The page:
Posts Tagged ‘espresso business’

Really Good Coffee in Seattle Was Torrefazione in 1990

In 1990, Torrefazione was synonymous with really good coffee in Seattle.

In particular, it was the old Perugia blend that was the biggie. I used to love that coffee. Smooth and sweet on the front end, a snap on the back end with a great finish and after taste.

Perugia was not only really good coffee, it was excellent.

When I first moved to Seattle in 1990, I had not yet acquired a taste for a good doppio. That development was still a couple of years out and when I opened my espresso bar, I chose to use Torrefazione Italia, Perugia blend as my house espresso blend. Although I had not learned the palate nuances in espresso at that point in time, I loved Perugia every time I drank it.

Only there was a problem…

Torrefazione Italia was the ultimate coffee snob as far as wholesale coffee went. At least that was what it seemed like from my perspective and in my personal experience as a retail operator in the espresso business.Torrefazione had become the only game in town and they knew it – in terms of quality – and the company itself had developed an attitude towards newcomers in the business.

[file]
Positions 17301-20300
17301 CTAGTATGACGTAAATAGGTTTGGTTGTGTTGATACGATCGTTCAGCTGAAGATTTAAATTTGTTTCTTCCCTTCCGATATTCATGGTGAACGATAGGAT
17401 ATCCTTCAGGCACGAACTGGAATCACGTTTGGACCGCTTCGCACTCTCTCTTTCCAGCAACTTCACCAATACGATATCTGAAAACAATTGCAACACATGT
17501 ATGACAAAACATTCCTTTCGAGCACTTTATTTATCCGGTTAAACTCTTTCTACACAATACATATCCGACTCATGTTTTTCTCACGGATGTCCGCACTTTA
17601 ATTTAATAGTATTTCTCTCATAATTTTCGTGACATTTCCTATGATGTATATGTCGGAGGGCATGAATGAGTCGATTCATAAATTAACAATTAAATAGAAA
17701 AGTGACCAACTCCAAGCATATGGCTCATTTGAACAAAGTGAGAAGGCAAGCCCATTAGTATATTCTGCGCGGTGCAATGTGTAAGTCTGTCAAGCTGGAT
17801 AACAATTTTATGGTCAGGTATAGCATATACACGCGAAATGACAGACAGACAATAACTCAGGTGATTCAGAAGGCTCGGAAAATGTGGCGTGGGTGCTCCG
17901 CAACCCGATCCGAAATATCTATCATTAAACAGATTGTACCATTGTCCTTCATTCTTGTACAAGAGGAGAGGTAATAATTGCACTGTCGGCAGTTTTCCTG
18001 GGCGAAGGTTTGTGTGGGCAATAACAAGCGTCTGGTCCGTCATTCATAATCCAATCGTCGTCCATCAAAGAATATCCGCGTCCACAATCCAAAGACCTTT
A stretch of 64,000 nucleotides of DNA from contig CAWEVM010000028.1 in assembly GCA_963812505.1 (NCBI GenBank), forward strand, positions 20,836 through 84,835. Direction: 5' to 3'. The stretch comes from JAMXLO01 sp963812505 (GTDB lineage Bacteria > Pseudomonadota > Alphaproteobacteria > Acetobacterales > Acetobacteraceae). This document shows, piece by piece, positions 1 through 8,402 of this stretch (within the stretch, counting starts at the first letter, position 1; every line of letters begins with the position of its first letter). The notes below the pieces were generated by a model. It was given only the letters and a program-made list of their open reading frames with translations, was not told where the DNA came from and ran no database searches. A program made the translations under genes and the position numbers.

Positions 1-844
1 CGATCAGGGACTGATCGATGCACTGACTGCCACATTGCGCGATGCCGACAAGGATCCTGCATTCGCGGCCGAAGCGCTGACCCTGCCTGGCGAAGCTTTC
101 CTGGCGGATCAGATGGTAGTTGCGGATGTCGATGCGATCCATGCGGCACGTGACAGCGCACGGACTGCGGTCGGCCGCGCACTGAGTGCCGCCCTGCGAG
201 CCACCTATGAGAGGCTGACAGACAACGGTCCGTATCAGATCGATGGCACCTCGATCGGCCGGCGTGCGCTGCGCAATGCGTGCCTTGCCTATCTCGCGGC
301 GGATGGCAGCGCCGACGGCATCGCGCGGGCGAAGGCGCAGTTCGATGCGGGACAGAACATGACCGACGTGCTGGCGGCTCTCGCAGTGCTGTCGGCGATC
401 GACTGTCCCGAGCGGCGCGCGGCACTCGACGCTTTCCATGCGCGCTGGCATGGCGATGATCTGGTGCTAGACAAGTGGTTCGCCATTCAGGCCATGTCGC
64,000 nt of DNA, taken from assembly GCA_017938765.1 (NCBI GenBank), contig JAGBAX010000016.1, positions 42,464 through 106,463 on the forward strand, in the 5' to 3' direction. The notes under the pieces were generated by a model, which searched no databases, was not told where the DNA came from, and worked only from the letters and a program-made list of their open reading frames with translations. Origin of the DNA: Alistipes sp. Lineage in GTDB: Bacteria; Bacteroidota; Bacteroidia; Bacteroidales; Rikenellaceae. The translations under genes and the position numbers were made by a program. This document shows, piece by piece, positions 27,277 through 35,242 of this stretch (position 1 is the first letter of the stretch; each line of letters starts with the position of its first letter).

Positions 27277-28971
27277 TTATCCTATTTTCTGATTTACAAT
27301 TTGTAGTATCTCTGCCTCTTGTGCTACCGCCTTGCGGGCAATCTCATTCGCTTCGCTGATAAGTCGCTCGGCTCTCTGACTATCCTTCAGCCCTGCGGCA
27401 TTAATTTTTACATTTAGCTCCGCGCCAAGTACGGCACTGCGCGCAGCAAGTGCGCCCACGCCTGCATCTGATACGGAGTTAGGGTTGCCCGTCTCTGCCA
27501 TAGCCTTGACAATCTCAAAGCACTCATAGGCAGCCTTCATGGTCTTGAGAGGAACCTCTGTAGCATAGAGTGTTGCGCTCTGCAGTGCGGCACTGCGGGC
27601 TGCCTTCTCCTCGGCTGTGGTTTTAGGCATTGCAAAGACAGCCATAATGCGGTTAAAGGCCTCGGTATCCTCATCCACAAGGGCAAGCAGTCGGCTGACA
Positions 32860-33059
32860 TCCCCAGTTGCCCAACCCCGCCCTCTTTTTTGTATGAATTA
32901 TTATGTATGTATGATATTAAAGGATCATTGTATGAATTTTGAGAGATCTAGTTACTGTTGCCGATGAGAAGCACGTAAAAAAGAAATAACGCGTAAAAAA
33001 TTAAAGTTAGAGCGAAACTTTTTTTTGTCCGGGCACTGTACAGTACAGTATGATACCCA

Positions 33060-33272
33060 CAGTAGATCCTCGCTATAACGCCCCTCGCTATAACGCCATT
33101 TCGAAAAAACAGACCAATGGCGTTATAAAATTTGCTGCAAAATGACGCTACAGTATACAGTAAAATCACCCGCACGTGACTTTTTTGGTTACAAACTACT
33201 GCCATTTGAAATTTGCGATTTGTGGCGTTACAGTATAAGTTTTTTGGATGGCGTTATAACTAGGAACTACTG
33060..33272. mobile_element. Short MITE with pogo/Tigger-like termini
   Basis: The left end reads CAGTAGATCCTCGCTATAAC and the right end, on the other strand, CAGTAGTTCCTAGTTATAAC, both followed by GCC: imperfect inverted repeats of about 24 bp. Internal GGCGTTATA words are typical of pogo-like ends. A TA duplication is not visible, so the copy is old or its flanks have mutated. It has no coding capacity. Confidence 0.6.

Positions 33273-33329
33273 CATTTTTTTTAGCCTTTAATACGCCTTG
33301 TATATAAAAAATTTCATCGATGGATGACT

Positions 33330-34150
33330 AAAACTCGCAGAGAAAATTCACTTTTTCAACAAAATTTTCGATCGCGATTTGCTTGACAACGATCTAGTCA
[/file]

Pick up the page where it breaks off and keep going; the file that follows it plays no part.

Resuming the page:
The specialty coffee business in 1990 was a very political WHO KNOWS WHO “micro-niche” that was hugely profitable and successful. And in retrospect, Seattle itself was that way when it came to outsiders. Second and third generation money was acceptable – not broke newbie entrepreneurs with lots of drive and creativity and no contacts.

When I took over an existing shop that had been run into the ground by an incompetent operator, it was hard to get a return call from Torrefazione – much less a visit from a sales rep. So after numerous attempts to place an order and speak with a rep, I finally gave up and called SBC.

As I have matured and live in a completely different business environment than the one that existed in Seattle, I have often wondered if I would have developed a personal friendship with Umberto Bizzari – the founder and original roaster of Torrefazione Italia – given the opportunity.